25 Books for March: Women's History Month

women's history month

Check out our collection of books for Women's History month - good for any time of the year. Discover your next great read!

An American Marriage by Tayari Jones. Newlyweds Celestial and Roy are leaning into a happy future - which is threatened when Roy is convicted of a crime he did not commit. 

Becoming by Michelle Obama. An intimate look at the life of the former First Lady.

Circe by Madeline Miller. Circe, the banished witch daughter of Helios, hones her powers and interacts with famous mythological beings before a conflict with one of the most vengeful Olympians forces her to choose between the worlds of the gods and mortals. 

Educated: A Memoir by Tara Westover. A memoir about a young girl who, when kept out of school, leaves her survivalist family and goes on to earn a PhD from Cambridge University. 

The Five: The Untold Lives of the Women Killed by Jack the Ripper by Hallie Rubenhold. The victims of Jack the Ripper finally get their full stories told in the eye-opening and chilling reminder that life for middle-class women in Victorian London could be full of social pitfalls and peril. 

The Friend by Sigrid Nunez. When a woman suddenly loses her best friend, she unwittingly inherits a Great Dane who has also suffered loss.

Hamnet: A Novel of the Plague by Maggie O'Farrell. A beautiful story about a woman, her son, and William Shakespeare - who is her husband.

Hunger: A Memoir of (My) Body by Roxane Gay. As a woman who describes her own body as 'wildly undisciplined,' Roxane understands the tension between desire and denial, between self-comfort and self-care.

I'll Be Gone In the Dark: One Woman's Obsessive Search for the Golden State Killer by Michelle McNamara. A masterful true crime account of the Golden State Killer - the elusive serial rapist turned murderer who terrorized California for over a decade. 

The Immortal Life of Henrietta Lacks by Rebecca Skloot. A remarkable story of how the cervical cells of the late Henrietta Lacks, a poor black woman, enabled subsequent discoveries from the polio vaccine to in vitro fertilization is extraordinary in itself; the added portrayal of Lacks's full life makes the story come alive with her humanity and palpable relationship between race, science and exploitation.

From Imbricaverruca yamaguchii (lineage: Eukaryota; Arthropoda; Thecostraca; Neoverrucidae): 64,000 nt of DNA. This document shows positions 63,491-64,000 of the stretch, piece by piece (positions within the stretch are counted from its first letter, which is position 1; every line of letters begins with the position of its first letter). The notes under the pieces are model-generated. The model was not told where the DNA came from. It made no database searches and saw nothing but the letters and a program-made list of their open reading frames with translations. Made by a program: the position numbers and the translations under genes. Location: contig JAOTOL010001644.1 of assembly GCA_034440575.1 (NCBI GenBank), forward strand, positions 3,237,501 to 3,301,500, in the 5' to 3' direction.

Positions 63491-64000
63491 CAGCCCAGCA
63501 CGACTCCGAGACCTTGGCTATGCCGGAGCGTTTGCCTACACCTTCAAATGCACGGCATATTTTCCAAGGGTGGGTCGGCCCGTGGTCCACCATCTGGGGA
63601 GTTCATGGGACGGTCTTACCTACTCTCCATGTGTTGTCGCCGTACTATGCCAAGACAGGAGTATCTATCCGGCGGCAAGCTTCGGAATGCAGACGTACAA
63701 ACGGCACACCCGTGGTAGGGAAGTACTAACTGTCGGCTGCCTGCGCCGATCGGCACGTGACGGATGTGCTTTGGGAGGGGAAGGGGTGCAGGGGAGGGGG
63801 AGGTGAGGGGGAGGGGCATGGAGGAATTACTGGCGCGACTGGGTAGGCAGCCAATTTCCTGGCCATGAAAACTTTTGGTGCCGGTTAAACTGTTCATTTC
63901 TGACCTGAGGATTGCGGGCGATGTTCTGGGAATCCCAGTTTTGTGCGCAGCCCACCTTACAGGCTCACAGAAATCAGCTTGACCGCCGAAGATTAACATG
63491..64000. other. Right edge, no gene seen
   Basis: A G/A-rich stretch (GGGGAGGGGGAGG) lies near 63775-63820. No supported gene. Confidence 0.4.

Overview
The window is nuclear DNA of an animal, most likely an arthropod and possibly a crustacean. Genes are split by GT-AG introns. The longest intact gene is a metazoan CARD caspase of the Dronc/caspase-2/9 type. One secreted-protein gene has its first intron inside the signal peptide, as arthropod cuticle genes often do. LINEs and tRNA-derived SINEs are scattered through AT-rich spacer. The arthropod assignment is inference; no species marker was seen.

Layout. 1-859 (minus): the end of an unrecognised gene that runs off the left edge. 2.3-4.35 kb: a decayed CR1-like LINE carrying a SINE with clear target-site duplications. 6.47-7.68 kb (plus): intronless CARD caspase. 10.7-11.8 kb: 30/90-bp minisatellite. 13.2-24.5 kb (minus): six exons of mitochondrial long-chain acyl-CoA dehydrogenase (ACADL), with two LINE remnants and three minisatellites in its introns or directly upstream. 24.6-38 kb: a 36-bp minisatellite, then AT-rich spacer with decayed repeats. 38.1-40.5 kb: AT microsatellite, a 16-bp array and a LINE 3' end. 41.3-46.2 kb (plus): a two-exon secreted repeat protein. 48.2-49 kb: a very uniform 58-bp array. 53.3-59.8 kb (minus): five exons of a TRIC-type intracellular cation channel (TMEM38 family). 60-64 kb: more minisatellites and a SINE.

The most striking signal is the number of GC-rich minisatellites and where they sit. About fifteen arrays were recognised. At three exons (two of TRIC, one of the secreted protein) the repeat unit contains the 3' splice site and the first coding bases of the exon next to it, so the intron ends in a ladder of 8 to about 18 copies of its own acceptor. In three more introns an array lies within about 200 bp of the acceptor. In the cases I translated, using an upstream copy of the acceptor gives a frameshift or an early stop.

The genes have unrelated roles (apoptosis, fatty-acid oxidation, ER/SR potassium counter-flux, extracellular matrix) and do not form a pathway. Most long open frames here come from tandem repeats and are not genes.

The Invisible Life of Addie LaRue by V. E. Schwab. Making a Faustian bargain to live forever but never be remembered, a woman from early eighteenth-century France endures unacknowledged centuries before meeting a man who remembers her name. 

Know My Name: A Memoir by Chanel Miller. Known only as Jane Doe during her rape trial, when her assailant Brock Turner was sentenced to six months in county jail, Miller stunned the world when her victim impact statement went viral.

Little Fires Everywhere by Celeste Ng. Traces the intertwined fates of the picture-perfect Richardson family and the enigmatic mother and daughter who upend their lives. 

Matrix by Lauren Groff. Cast out of the royal court, 17-year-old Marie de France is sent to England to be the new prioress of an impoverished abbey. 

Mexican Gothic by Silvia Moreno-Garcia. A darkly enchanting reimagining of Gothic fantasy, in which a spirited young woman discovers the haunting secrets of a beautiful old mansion in 1950s Mexico. 

More Than a Glitch: Confronting Race, Gender, and Ability Bias in Tech by Meredith Broussard (coming soon). Broussard explains how everyday technologies embody racist, sexist and ableist ideas; how they produce discriminatory and harmful outcomes; and how this can be challenged and changed. 

My Year of Rest and Relaxation by Ottessa Moshfegh. A young woman initiates a year-long "siesta" with the help of a drug-pushing psychiatrist.

The Night Watchman: A Novel by Louise Erdich. In 1953, a Chippewa Council night watchman in rural North Dakota fights Congress in an effort to enforce Native American treaty rights.

Pachinko by Min Jin Lee. A generational saga that follows four generations of a Korean family in Korea and Japan.

The Radium Girls: The Dark Story of America's Shining Women by Kate Moore. Assured by their bosses that the luminous material radium was perfectly safe, young women working in a radium-dial factory find themselves embroiled in one of America's beggest scandals and a groundbreaking battle for workers' rights. 

The Seven Rules of Elvira Carr by Frances Maynard. A 27-year-old woman, who knows she has learning difficulties, is forced to navigate life on her own after her overbearing and elderly mother suffers a stroke by creating a list of rules to live by.

So You Want to Talk About Race by Ijeoma Oluo.  A frank yet compellingly readable retelling of race in America.

Trust Exercise: A Novel by Susan Choi. An unconventional narrative about students in a highly competitive liberal arts high school.

The Vanishing Half by Brit Bennett. Twin sisters choose to live different lives from each other, one as a White person - and the other as Black.

Wow, No Thank You: Essays by Samantha Irby. A spicy cocktail composed of a few fingers of Dorothy Parker and a splash of comedian Wanda Sykes, Irby muses on her life in this hilarious collection of essays.

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